But don’t worry, there are ways to outsmart these traps. Just like our hero would use a map to navigate the temple, we can use caution when interacting with websites. Avoid clicking on suspicious links and always check the URL before proceeding.

For the web developers out there, a crucial countermeasure is to properly manage the website’s DOM. Think of it as maintaining the mechanisms of the temple. By using secure coding practices, developers can ensure that any potential traps are deactivated before they can harm anyone.

And there you have it, the hidden traps of the DOM-based XSS. But don’t let these traps scare you away from the digital temple. With knowledge and caution, we can safely navigate this intricate world. So, let’s continue the adventure, and keep discovering the treasures of the digital realm.


Navigating the world of Cross-Site Scripting is a bit like exploring a digital jungle. It’s filled with exciting opportunities, but also concealed hazards. We’ve journeyed through the Persistent, or Stored XSS, the ticking time bomb, the Reflected XSS, the sniper shot, and the DOM-based XSS, the hidden trap. These are different tactics that cyber tricksters use to create mischief. But with understanding, caution, and safe browsing habits, we can turn this jungle into a well-tread park. So keep exploring, stay curious, and remember to always stay safe in the digital world.

How to stay safe online:

  • Practice Strong Password Hygiene: Use a unique and complex password for each account. A password manager can help generate and store them. In addition, enable two-factor authentication (2FA) whenever available.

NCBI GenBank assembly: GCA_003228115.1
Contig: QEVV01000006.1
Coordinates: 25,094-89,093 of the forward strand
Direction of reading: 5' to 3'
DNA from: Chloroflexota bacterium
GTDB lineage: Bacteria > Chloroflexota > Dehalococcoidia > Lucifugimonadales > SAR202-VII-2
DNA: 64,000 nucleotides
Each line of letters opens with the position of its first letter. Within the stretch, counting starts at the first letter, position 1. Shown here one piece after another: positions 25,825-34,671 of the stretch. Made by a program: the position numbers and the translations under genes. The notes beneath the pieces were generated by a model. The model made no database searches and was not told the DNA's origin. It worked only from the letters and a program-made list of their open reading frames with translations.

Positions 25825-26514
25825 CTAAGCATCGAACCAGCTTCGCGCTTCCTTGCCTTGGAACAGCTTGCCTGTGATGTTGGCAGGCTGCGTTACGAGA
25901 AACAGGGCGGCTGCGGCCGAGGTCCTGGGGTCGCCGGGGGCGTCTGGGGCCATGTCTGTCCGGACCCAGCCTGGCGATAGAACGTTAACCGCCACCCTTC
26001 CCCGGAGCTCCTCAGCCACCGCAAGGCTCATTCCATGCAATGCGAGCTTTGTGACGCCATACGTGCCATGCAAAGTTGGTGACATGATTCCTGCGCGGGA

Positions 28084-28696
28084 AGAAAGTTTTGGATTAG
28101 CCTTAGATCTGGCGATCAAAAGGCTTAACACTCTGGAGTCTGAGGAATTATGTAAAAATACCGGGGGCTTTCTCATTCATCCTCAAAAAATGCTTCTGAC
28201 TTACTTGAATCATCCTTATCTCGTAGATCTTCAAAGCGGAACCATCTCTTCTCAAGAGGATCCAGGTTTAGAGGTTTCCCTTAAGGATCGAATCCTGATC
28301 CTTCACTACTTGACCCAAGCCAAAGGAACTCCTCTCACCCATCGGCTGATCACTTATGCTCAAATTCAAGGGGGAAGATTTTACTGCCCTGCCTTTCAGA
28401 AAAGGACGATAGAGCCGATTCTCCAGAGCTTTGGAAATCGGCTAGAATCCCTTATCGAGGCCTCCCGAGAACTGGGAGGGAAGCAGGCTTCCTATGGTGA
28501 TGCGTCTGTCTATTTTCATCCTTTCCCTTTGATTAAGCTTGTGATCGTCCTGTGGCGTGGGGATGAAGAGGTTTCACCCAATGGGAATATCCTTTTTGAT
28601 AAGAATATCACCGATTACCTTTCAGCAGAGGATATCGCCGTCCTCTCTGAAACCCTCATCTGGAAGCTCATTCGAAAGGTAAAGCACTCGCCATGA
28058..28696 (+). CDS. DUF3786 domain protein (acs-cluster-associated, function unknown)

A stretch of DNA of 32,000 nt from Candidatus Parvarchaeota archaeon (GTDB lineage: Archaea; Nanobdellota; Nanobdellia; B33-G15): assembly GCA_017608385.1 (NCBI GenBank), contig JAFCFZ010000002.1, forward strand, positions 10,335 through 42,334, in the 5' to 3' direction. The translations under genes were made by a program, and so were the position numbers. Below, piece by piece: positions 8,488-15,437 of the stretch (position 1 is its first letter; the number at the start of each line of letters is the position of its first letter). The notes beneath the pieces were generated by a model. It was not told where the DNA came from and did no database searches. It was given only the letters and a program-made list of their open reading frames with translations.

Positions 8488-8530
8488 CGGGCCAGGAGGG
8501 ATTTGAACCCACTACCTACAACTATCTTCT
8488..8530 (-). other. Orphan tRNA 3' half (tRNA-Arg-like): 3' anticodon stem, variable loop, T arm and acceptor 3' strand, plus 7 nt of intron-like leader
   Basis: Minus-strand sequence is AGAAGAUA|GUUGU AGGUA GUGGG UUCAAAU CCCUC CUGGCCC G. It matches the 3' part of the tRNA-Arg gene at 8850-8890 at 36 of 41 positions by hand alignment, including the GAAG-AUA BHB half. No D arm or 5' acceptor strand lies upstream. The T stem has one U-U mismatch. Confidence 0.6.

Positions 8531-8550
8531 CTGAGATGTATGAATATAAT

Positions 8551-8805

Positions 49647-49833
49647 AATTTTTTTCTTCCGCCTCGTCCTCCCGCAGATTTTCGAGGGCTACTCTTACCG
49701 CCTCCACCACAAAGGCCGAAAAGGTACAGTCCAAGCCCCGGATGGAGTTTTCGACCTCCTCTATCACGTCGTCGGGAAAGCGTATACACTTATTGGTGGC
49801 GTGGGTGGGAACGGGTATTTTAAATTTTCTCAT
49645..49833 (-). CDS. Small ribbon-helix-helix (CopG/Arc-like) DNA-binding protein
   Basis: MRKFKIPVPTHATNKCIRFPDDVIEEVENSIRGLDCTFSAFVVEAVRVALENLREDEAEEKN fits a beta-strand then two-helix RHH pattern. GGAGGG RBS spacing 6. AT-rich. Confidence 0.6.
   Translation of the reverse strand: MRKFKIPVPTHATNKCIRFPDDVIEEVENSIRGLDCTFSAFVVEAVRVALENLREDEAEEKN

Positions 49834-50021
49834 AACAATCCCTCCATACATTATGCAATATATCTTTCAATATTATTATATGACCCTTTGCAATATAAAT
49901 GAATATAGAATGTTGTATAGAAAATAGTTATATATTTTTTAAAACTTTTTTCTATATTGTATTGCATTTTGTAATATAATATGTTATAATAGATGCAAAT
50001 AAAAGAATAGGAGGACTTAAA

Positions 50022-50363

• Invest in Your Safety: Buying the best antivirus for Windows 11 is key for your online security. A high-quality antivirus like Norton, McAfee, or Bitdefender will safeguard your PC from various online threats, including malware, ransomware, and spyware.
  • Be Wary of Phishing Attempts: Be cautious when receiving suspicious communications that ask for personal information. Legitimate businesses will never ask for sensitive details via email or text. Before clicking on any links, ensure the sender's authenticity.
  • Stay Informed. We cover a wide range of cybersecurity topics on our blog. And there are several credible sources offering threat reports and recommendations, such as NIST, CISA, FBI, ENISA, Symantec, Verizon, Cisco, Crowdstrike, and many more.

Happy surfing!

Frequently Asked Questions

Below are the most frequently asked questions.

Is XSS only a threat to outdated or poorly built websites?

No, even the most modern and well-built websites can fall victim to XSS attacks. It depends on the security measures they have in place, not the sophistication or newness of the website.

Can my personal computer be directly attacked with XSS?

Not exactly. XSS attacks typically target websites and the data within them. However, if you’re using a website that’s been attacked, your personal data or activities on that website could be compromised.

How can I protect myself from XSS attacks?

Always be cautious about the links you click on, and only provide personal information on secure websites that you trust. Keep your browser updated as most browsers have built-in protections against such attacks. You can also use security-focused browser extensions for an additional layer of protection.

Author: Tibor Moes

Author: Tibor Moes

Founder & Chief Editor at SoftwareLab

Tibor is a Dutch engineer and entrepreneur. He has tested security software since 2014.

Over the years, he has tested most of the best antivirus software for Windows, Mac, Android, and iOS, as well as many VPN providers.

He uses Norton to protect his devices, CyberGhost for his privacy, and Dashlane for his passwords.

This website is hosted on a Digital Ocean server via Cloudways and is built with DIVI on WordPress.

You can find him on LinkedIn or contact him here.